Abramovich turns to the benefits of religion, pointing out that there are "millions who every day selflessly dedicate their lives to helping others all in the name of religious belief". There are, of course, many secular organisations whose members also dedicate their lives to helping others, and many individual atheists who do so independently, not in the name of religious belief, but simply because they believe it is the morally right thing to do. The argument that morality requires religion or even the existence of God has been discussed extensively by philosophers from Plato onward; there is too little space to discuss the issue here. Suffice it to say that secular humanism is a well-developed and self-consistent moral system that makes no reference to God or religion, while duplicating many of the more admirable moral precepts of established religions and improving on the less admirable ones. Our Australian system of government and the laws of the land owe as much (or more) to this secular system of morality as they do to the Christian religion.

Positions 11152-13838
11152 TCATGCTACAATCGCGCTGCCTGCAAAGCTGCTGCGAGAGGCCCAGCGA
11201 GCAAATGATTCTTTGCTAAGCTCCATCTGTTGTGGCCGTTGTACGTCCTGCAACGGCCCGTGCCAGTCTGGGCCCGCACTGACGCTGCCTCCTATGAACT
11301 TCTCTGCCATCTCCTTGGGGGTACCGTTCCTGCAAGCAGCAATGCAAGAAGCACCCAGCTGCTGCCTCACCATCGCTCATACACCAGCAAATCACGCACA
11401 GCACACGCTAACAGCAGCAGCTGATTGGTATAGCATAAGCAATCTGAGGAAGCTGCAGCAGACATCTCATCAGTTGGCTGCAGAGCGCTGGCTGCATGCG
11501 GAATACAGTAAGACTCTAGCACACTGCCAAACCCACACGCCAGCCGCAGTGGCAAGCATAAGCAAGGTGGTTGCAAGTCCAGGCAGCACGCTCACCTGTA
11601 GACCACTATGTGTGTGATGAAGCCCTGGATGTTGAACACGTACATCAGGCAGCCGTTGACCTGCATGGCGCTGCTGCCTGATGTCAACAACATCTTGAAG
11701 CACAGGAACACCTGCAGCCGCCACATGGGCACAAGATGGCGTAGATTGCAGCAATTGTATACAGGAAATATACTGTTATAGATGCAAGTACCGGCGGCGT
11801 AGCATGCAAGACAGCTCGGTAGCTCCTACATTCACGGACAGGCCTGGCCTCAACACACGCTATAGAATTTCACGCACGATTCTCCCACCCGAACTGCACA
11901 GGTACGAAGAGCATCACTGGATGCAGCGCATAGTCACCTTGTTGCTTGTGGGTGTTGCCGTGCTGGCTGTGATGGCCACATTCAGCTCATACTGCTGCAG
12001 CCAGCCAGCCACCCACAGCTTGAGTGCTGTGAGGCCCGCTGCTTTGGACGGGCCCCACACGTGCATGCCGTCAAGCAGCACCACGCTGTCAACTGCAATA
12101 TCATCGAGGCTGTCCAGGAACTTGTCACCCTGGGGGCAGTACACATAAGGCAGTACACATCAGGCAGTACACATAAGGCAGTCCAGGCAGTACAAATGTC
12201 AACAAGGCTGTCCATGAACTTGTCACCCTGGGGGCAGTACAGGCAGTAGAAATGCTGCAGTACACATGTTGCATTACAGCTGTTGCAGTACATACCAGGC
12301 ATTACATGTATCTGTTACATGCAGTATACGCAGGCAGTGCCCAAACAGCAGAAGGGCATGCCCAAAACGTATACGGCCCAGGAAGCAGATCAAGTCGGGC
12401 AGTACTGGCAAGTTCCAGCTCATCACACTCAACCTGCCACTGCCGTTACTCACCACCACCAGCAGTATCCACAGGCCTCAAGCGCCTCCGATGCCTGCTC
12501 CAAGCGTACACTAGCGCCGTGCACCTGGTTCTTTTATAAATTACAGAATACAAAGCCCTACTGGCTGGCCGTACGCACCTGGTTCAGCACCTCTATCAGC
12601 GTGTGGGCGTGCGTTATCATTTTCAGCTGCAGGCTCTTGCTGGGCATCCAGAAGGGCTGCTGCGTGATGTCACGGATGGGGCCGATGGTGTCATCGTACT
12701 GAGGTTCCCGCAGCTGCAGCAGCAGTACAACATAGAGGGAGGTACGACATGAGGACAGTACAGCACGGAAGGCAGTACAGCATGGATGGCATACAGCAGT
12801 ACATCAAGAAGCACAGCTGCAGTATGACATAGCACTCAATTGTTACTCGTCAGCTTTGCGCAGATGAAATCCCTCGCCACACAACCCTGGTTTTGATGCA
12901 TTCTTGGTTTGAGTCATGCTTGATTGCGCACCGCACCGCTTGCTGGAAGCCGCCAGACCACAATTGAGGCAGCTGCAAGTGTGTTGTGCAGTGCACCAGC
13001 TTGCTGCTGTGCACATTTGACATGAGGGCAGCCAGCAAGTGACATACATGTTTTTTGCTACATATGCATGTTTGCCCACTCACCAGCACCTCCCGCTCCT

Moderate religious people, in contrast to the fundamentalists, tell us that the foundational texts of the great monotheistic faiths should not always be taken literally; they must be appropriately interpreted. But how are we are to decide which parts of the Torah or the Bible or the Koran are to be taken as the inflexible Word of God and which parts can safely be ignored or reinterpreted? In matters of morality – take intolerance of homosexuality, for example – people nominally of the same religion often bitterly disagree about the "right" way to interpret God's word. Many Westerners today hold idiosyncratic and not-always-internally-consistent sets of beliefs made up of a hodge-podge of elements borrowed from many disparate religious traditions, often with a few "new-age" ideas thrown in. Secular humanists argue that it is better to base decisions about moral principles on reasoned arguments rather than on appeals to perceived authorities or accepted dogma or particular interpretations of the word of God. Texts such as the Bible are not primarily concerned with moral teachings anyway. The most important message of the Bible, judging from the number of words devoted to it, is that it is vitally important to believe in the correct God.